On November 4, 2014, the City of Seattle will vote on Proposition 1A and 1B. Voters are asked to decide, 1. Should either of these measures be enacted into law and 2. Regardless of whether you voted yes or no above, if one of these measures is enacted, which one should it be?
Both 1A and 1B concern early learning programs and providers of such services for children. Prop 1A would establish a $15 minimum wage for childcare workers (phased in over three years for employers with under 250 employees); seek to reduce childcare costs to 10% or less of family income; prohibit violent felons from providing professional childcare; require enhanced training and certification through a training institute; create a workforce board and establish a fund to help providers meet standards; and hire an organization to facilitate communication between the City and childcare workers.
As an alternative, the Seattle City Council and Mayor have proposed Proposition 1B (Ordinance124509), which would fund the four year initial phase of a City early learning program with the goal of developing a widely-available, affordable, licensed, and voluntary preschool option. The Ordinance requires support, training and certification for teachers. The program uses research-based strategies, includes evaluation of results, and provides tuition support. This proposition authorizes regular property taxes above RCW 84.55 limits, allowing additional 2015 collection of up to $14,566,630 (approximately 11¢ per $1,000 assessed value), totaling $58,266,518 over four years.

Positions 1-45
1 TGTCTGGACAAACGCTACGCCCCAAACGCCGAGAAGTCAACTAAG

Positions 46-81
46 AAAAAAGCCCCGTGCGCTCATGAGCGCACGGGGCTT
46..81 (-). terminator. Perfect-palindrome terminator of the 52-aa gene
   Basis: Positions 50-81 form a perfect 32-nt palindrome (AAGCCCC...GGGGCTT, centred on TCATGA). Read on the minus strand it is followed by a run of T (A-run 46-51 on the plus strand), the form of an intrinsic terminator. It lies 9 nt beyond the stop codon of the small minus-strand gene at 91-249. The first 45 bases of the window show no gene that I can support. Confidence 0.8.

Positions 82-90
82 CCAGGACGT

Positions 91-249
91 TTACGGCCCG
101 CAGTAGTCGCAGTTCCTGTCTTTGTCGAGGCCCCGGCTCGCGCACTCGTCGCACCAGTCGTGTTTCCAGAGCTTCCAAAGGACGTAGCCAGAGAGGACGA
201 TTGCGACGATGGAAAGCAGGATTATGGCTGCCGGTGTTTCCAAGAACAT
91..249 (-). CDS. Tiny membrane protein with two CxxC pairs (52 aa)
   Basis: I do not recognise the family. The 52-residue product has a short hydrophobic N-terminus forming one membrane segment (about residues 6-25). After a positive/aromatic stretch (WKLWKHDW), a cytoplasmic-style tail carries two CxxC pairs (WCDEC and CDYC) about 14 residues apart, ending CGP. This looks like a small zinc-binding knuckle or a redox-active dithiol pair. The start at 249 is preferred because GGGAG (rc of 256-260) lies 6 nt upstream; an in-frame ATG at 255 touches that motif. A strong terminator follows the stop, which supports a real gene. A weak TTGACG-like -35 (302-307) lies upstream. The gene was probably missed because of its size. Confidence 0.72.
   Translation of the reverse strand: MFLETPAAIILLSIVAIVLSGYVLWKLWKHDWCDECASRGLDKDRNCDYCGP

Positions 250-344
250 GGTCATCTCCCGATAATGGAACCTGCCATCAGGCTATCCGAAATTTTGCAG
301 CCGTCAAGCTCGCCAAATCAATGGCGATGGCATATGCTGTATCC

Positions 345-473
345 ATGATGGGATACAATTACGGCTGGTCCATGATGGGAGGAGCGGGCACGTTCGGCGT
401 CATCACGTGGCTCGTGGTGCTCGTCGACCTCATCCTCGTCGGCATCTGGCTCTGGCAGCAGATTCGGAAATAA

As an organization committed to empowering women and children and ensuring our children are healthy 21st century learners, the JLS encourages you to research this issue for yourselves and make your voice heard at the polls. Review your voters’ guide, League of Women Voters of Seattle-King County, Seattle Times and others for more information and then have your ballots postmarked no later than November 4th to ensure your vote counts.